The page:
For my release, I thought I’d revisit the question of why Hot, Holy, and Humorous.

Why Sex Should Be Hot, Holy, and Humorous

Hot. Maybe I should have started with holy, since that’s really what matters to me most. However, I had a feeling hot was a huge missing piece for many Christians. I was rightly raised to believe that sex in marriage was the way to go and that it was a special experience to make love with your covenant partner. But to me, it sounded like all those people preaching this path had no idea just how steamy and sexy and satisfying sex really was. Too many of them kept the conversations so highbrow or low-volume that we might as well be discussing doilies at a tea party.

Let’s understand this: Sex is supposed to feel really good. Look at the difference between how God created the sex act for most animals and then how He gifted us — the ones made in His image — to experience sex. For animals, it’s primarily an urge, a release, a reproductive necessity. I’m not saying they don’t enjoy the moment, but I’ve never seen a bull grazing on grass and suspected that he was thinking, “Getting lucky tonight…oh yeahhhh.”

Meanwhile, we have the beauty of anticipation, desire, affection, foreplay, lovemaking, afterglow. And we can make love on whatever schedule we want — no mating season required. Plus, we ladies have a clitoris, which has absolutely no reproductive purpose whatsoever. It’s simply there for our stimulation and satisfaction.

God intended sex between husband and wife to be hot. Rev-your-engines hot. Steam-rising hot. Hunka-hunka-burning-love hot. And it’s entirely Christian to experience that gift from God.

Holy. Sex can feel physically good in many different contexts, but the full blessings of sex don’t come outside of the context God designed. God created sex to happen between a covenant husband and wife with all of His commands about love infusing the experience.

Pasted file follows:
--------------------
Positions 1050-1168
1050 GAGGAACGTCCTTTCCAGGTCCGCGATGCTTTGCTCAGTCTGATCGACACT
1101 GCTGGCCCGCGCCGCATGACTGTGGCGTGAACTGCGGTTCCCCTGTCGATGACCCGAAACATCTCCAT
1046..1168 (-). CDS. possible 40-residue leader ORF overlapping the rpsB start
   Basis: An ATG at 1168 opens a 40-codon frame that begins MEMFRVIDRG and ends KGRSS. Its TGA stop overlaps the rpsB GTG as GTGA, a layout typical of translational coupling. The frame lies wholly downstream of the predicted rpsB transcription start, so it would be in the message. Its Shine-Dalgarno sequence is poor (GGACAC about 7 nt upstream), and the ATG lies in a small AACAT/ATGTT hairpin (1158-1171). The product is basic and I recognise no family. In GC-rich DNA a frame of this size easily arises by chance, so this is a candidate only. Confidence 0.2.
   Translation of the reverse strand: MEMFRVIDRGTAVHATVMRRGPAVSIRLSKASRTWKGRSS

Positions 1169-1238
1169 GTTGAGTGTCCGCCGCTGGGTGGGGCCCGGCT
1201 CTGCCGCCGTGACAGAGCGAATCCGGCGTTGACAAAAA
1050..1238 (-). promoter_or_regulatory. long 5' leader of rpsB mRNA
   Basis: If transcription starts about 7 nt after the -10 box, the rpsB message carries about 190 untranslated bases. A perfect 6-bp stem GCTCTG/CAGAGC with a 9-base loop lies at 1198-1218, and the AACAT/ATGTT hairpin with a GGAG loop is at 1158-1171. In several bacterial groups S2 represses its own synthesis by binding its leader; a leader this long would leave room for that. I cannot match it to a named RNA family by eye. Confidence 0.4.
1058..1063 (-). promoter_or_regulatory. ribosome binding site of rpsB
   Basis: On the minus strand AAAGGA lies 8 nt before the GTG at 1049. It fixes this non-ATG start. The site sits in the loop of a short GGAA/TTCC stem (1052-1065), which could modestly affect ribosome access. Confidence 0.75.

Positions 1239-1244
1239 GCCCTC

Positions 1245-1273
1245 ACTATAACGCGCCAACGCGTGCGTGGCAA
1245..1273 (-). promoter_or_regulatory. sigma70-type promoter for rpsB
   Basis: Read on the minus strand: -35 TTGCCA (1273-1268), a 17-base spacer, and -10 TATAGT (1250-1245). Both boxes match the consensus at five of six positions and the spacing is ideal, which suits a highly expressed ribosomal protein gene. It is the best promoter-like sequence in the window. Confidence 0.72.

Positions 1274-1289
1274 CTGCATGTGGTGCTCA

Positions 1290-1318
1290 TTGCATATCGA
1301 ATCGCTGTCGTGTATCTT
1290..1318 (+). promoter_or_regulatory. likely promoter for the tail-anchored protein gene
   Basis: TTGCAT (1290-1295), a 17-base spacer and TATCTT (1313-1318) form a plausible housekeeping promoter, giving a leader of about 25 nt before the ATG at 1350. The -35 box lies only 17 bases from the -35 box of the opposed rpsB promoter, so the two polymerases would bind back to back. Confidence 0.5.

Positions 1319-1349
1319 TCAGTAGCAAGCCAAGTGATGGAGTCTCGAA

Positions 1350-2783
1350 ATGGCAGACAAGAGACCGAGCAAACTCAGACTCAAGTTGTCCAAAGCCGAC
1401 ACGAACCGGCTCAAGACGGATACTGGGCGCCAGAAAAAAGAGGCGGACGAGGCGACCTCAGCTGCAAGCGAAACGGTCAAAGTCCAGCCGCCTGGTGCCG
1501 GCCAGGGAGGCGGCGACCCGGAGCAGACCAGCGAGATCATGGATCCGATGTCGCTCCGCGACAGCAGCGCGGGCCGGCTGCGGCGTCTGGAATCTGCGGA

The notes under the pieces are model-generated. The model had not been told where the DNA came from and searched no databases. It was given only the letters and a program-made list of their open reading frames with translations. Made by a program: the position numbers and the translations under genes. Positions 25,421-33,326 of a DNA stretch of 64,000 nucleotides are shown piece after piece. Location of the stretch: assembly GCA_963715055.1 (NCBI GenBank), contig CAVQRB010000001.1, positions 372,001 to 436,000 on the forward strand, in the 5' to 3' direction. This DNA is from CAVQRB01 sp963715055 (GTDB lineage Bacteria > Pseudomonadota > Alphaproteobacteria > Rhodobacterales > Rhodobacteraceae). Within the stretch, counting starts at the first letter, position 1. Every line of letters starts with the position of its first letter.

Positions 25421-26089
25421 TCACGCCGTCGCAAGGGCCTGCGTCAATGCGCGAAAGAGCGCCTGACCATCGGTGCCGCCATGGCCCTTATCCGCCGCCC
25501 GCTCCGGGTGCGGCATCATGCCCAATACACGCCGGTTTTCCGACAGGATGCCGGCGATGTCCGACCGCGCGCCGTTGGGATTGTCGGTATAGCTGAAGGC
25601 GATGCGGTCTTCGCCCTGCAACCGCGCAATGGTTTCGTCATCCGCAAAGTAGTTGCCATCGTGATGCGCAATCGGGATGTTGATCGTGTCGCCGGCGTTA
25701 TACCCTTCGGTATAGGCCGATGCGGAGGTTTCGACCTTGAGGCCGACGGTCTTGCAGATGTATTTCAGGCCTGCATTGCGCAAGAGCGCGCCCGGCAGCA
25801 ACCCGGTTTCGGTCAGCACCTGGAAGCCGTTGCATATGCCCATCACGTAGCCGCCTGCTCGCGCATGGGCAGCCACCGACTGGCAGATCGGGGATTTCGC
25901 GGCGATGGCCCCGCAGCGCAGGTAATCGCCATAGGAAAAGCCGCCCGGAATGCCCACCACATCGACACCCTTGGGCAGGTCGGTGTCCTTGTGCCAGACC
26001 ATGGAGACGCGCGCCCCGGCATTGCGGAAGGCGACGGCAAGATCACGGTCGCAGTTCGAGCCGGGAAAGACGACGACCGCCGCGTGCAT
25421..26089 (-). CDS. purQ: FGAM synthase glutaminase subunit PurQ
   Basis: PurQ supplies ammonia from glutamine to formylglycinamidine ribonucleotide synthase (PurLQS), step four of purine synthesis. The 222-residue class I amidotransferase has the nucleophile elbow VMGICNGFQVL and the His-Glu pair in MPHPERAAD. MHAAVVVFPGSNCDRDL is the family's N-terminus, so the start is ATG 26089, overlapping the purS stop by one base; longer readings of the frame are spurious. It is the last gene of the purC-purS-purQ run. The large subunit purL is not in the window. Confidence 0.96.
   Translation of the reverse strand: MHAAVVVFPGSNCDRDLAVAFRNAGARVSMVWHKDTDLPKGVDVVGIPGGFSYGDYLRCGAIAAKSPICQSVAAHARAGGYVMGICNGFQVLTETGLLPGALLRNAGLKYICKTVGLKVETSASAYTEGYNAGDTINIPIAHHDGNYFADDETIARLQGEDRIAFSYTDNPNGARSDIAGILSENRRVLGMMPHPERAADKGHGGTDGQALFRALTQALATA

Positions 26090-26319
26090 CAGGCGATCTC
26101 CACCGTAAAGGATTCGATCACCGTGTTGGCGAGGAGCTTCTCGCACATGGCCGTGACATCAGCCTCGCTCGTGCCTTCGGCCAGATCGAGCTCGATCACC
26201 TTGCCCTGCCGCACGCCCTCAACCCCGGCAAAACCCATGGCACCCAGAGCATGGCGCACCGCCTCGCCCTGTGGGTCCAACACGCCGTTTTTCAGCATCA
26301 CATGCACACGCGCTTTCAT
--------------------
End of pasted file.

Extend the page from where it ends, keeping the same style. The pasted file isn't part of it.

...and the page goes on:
Although physically satisfying, sex has a higher purpose. It bonds husband and wife together (Genesis 2:24, Matthew 19:6), and it represents the relationship between our Lord and His people (Ephesians 5:31-32, Isaiah 54:5). Within marriage, sex should be a holy act of love.

Within marriage, sex should be a holy act of love. Click To Tweet

The biggest change in my own perspective of sex happened when I stopped compartmentalizing sexual intimacy and allowed every Scriptural command and principle to shed light on my marriage bed. Thus, every Bible verse about how to be holy . . . applies to my marital intimacy. If it doesn’t honor God to lie outside the bedroom, it doesn’t honor Him to lie inside the bedroom. If it doesn’t honor God to neglect my husband outside the bedroom, it doesn’t honor Him to neglect my husband inside the bedroom. If it doesn’t honor God to be demanding outside the bedroom, it doesn’t honor Him to be demanding inside the bedroom.

But it’s not just about all the things we shouldn’t do. Rather, we have the promise of something far more beautiful and meaningful and satisfying when we take all of the positive instructions from God into our marriage beds. Sex is holy, but also exciting and intimate, when we are patient, kind, protective, trusting, hopeful, persevering (1 Corinthians 13:4-7); when we’re filled with love, joy, peace, forbearance, kindness, goodness, faithfulness, gentleness, and self-control (Galatians 5:22-23); when we feel that depth of belonging and desire for one another (Song of Songs 7:10).

I genuinely believe God wants to bless our marriage beds! He has some parameters He asks us to follow, and He has wisdom on how to nurture our marriages by following His commands and His example of love. We should embrace the holiness of sexual intimacy in marriage, by God’s design.

Humorous. God is hilarious. I say this with absolutely certainty. If we’re all made in His image, consider how important our sense of humor is to us individually, in our society, and for our happiness. We didn’t get our wit or silliness from nowhere; it came from God. And, if you ask me, He told some humdingers.